Bloomberg– A study by the University of Connecticut’s Connecticut Center for Economic Analysis (CCEA) projects construction and operation of CPV Towantic will generate more than $7.9 billion in new personal income for Connecticut residents over the next 25 years and will create, at its peak in the construction phase, more than 2,300 positions.
Upcoming Conference Brings Energy Leaders Together
Fred Carstensen, professor of finance and economics, will speak at the annual Energy, Environment and Economic Development conference on March 9 from 7 AM to 1:30 PM.
The conference brings together Connecticut leaders from energy and related industries to understand how their businesses interact with environmental policy and development.Continue Reading
Hartford Business Journal – “Connecticut has had steady improvement but not very strong improvement,” says Fred Carstensen, director of the Connecticut Center for Economic Analysis at UConn.
The Greek Debt Crisis and the Eurozone
UConn Today – Eurozone leaders have agreed to an economic bailout for Greece that keeps the debt-ridden nation in the 19-country common currency pact, but only if the Greek government implements a host of deeply unpopular austerity measures, including cuts to public pensions and sales tax increases. The total rescue effort could amount to 87 billion euros in emergency funding over the next three years including an immediate emergency 10 billion euro loan to help Greece keep its fragile banking system afloat and repay loans due this month.
Connecticut Mirror – There are bright spots in Connecticut’s sluggish economy, even as Connecticut’s key manufacturing sector has lagged, a recent federal report says. Those bright spots include healthcare, finance and professional services like information technology, the Commerce Department’s Bureau of Economic Analysis says.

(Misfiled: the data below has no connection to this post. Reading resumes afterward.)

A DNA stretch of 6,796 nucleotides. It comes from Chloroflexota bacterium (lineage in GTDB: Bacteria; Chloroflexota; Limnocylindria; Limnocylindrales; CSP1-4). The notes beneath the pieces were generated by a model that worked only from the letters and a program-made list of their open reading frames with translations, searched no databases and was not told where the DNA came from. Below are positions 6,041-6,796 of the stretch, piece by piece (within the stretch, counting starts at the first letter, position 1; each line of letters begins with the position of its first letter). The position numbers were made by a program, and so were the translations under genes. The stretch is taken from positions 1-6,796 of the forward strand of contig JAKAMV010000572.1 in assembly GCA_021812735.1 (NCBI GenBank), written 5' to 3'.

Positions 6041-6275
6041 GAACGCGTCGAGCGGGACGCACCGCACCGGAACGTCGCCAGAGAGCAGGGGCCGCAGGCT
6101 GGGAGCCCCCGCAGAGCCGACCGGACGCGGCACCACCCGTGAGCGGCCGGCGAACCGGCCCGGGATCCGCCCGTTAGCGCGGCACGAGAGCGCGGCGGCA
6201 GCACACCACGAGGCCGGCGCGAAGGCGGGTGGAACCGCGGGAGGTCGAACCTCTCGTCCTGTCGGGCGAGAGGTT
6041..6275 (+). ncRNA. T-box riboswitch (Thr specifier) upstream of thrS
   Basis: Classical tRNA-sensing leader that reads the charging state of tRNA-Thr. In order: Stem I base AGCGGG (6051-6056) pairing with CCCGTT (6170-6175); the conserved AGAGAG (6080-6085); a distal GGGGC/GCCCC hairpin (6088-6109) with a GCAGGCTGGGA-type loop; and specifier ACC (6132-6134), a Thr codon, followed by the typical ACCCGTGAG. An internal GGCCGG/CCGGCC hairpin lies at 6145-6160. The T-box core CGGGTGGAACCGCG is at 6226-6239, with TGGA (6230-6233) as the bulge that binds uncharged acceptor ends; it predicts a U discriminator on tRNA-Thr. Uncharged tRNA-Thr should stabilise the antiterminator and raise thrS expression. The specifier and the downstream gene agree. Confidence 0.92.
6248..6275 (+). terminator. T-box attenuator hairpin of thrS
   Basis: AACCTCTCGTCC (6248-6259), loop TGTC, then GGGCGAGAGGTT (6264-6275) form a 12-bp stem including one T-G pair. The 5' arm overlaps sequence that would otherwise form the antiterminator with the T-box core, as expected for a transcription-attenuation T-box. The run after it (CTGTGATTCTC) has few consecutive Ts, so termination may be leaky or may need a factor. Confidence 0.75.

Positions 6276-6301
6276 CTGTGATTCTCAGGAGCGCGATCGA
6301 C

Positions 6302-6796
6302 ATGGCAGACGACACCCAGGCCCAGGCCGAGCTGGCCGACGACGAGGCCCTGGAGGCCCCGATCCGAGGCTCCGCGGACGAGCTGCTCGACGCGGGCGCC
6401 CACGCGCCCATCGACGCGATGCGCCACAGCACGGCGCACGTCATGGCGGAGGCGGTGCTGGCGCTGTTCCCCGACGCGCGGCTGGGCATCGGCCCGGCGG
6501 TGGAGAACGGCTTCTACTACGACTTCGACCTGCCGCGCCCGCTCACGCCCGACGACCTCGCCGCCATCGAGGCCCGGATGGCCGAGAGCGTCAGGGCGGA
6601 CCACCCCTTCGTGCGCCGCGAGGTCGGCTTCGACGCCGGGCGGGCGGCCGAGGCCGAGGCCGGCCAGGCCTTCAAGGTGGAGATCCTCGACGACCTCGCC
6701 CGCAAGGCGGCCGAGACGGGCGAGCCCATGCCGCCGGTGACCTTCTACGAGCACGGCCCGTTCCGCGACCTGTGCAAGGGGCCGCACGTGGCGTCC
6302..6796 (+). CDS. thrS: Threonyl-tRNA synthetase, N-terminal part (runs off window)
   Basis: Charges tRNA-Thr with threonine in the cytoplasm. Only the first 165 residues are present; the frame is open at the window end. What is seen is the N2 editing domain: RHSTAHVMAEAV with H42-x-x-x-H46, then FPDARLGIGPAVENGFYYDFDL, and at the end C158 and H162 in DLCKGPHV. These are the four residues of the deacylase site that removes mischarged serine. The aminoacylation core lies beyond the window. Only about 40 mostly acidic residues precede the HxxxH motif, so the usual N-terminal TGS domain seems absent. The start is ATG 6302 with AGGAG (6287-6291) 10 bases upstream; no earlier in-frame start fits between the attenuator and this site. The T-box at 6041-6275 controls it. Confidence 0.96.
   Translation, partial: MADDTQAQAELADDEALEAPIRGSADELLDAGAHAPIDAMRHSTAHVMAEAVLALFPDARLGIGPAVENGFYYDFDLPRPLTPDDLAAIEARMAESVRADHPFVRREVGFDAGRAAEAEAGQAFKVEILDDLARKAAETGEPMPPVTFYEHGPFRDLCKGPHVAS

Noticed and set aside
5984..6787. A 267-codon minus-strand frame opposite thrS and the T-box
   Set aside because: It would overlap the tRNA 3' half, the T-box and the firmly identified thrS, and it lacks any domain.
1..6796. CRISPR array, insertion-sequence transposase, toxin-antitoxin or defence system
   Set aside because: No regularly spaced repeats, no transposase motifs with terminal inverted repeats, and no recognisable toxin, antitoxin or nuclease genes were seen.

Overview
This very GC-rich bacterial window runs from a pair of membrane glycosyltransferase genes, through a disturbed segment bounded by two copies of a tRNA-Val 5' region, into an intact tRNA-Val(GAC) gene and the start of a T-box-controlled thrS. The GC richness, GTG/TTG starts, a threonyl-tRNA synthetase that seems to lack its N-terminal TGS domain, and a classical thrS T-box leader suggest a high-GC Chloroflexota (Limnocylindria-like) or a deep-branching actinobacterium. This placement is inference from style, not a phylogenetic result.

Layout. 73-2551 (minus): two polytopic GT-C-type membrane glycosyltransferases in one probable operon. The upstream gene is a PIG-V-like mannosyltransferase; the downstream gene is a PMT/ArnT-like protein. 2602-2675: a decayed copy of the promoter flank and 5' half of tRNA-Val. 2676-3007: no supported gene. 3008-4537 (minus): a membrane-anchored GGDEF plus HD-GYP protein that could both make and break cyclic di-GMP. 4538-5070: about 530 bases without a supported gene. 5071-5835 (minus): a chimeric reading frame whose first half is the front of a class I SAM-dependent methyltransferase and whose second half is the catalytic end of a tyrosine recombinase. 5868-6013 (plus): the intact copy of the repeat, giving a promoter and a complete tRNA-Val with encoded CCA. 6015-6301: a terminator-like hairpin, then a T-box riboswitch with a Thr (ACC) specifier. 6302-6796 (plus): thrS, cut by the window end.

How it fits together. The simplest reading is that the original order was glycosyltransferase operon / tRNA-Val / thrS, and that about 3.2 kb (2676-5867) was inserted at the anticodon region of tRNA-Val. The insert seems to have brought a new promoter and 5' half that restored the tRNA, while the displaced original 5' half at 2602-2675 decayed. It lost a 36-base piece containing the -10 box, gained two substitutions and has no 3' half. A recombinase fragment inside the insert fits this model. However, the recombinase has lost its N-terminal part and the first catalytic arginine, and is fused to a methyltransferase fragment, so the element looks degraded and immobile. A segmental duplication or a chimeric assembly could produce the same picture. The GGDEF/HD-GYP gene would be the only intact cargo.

Flat Lining – Connecticut’s Disappearing Economic Growth
Connecticut Center of Economic Analysis – In early June, the federal Bureau of Economic Analysis (BEA) revised national 2015Q1 GDP estimates, including, unfortunately, strong downward revisions for Connecticut’s Real Gross State Product, wiping out the strong growth reported in CCEA’s previous Outlook.
UConn economists at The Connecticut Center for Economic Analysis predicted strong economic progress and growth for the state in a report released Wednesday.
One model predicts Connecticut’s gross domestic product would grow 4.85 percent in 2015 and in 2016, but a second model predicted even more robust growth. The group also anticipates strong progress in the jobs market, from the current level of 1.69 million jobs in December 2014 to 1.73 million by the end of 2016.
The economists urged state government to invest in education, transportation and high-speed communications systems to enable long-term economic and job growth. The same organization also warned that extensive government ‘belt tightening’ could damage the state’s robust recovery and thwart its chance at sustained employment growth.